At 6 months we looked back at were amazed at what he has been able to do, see and/or experienced. He saw his daughters' turn 10 and me another decade older. He experienced another Thanksgiving, Christmas and Easter. Physically, he has been skating, skiing, sledding, chopping and carrying wood daily, doing yard work, digging, out running our daughters and the list goes on.
April brings us to month 7!
He continues to do extremely well. There hasn't been much change since March. He's due for PFT and blood work this week.
This month Richard was able to attend a family hockey tournament. Such outings still don't happen often due to the risks that are involved when surrounded by large crowds, especially as cold/flu season isnt quite over yet. However, the arena was fairly quiet and therefore he was able to enjoy the tournament with his extended family, some who saw him for the first time post tx.
We hope everyone had an enjoyable and relaxing Easter. We always cherished the holidays, but we hold them these new memories just a little closer.
To our donor family, you are always in our thoughts and were held close to our hearts over the holidays. Thank you for giving us the chance to create more memories!
I know I usually post an update on the 16th of each month as that is Richard's lungaversary date, and I do apologize for not getting an update out sooner. It has been busy around the Viau home this past month. :)
First let me start with saying we are five months post tx! I was telling Richard this last stretch (month) has felt like the tx was at least a year ago, like we've had a lot more experience under our belt than what we actually do. I hope it means that we are getting use to our new normal and the ups and downs of tx life. It can be a difficult journey to navigate at times, but when you're on an up it makes those downs worth it.
I'll jump right into it as I know many of you have been wondering how Richard is doing.
The beginning of February Richard came down with his first cold/virus since tx. For those of us who haven't had a tx, a cold/virus isn't concerning, we don't feel great and at times may wonder if it'll ever end. We may even stock up on some over the counter medication in hopes that something will provide relief, but we recover fairly quickly with no issues. However, in Richard's case, the anti rejection medications destroy most of the immune system, leaving him with very little defense to fight a virus or bacteria that enters his system. This includes a simple cut, scratch and any airborne pathogens. His instructions were to get plenty of fluid, rest and honey.
When Richard had his CF lungs, we knew exactly how his body would react, therefore we knew what to expect and how to plan for it. With new, healthy lungs, but little or no immune system, we have to relearn how his body will react. What it can and can't fight and doing so without being able to take any over the counter medication to help relieve symptoms. Our guidelines are if he ever develops a fever of 37.5 or greater and/or a drop in his lung function of 10% than we immediately call our tx co-ordinator for further instructions. The highest his temperature got was 37.3 and his lung function dropped 8%. We stilled called our co-ordinator, however they weren't concerned and instructed us to hang tight to see if any other symptoms develop or his temperature increases or lung function continues to decrease. The virus has since past, all that remains is a slight cough. It's hard to say if the cough is because his rejection has progressed or if it's that cough that seems to hang around for a few weeks after having a virus. For the most part, he did well. He got plenty of fluid, continues to take the honey, the plenty of rest however, he needs to work on. :)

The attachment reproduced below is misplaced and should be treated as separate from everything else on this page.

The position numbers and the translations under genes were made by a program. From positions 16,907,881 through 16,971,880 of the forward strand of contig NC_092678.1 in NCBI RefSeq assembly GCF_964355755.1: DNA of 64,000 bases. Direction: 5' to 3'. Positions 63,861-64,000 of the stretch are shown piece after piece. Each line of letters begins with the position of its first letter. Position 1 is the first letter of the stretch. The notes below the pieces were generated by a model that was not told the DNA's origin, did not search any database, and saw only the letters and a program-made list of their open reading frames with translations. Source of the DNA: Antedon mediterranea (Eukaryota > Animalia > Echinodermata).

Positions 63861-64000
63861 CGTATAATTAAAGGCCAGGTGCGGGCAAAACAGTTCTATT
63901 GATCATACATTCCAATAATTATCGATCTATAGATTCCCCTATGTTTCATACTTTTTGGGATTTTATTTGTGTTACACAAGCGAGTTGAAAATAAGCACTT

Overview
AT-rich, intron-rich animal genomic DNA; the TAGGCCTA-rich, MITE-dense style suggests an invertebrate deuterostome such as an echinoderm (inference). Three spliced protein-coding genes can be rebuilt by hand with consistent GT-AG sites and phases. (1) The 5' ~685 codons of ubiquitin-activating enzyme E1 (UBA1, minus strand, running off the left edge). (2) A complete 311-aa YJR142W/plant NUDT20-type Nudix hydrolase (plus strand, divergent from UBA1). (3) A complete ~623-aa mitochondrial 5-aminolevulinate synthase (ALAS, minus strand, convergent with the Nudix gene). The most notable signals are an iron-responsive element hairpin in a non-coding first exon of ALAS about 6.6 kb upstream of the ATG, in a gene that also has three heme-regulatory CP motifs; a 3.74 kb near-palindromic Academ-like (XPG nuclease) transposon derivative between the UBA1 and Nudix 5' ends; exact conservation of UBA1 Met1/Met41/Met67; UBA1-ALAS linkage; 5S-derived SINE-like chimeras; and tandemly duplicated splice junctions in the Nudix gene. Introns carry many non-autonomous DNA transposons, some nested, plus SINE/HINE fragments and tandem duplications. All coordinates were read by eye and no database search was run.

Having one under our belt, the next one will be easier.
He's been back to work for just over a month and it's going well. He's enjoying the challenges that it brings. When it comes to work, I don't think it's possible to stress him out. He lives for it and views it more as a challenge.
Richard's routine blood work is now bi-weekly and they've started to reduce one of his anti rejection medication levels. A little more freedom! Each time we get a bit more freedom it comes with mixed emotions. You become comforted in knowing "the numbers" and difficult to let go of the need to know, when it's been drilled into you. When most of the decisions are based on what "the numbers" look like, you learn quickly what the normal range is for every blood test they do. All these numbers become a part of your life and then they start taking those numbers away. Distancing yourself from results comes with a sense of uneasiness, we don't know for a span of two weeks what his anti rejection level is doing, if it needs adjusting or not, however it's two weeks away from anything medical related and extra time put towards enjoying the little things.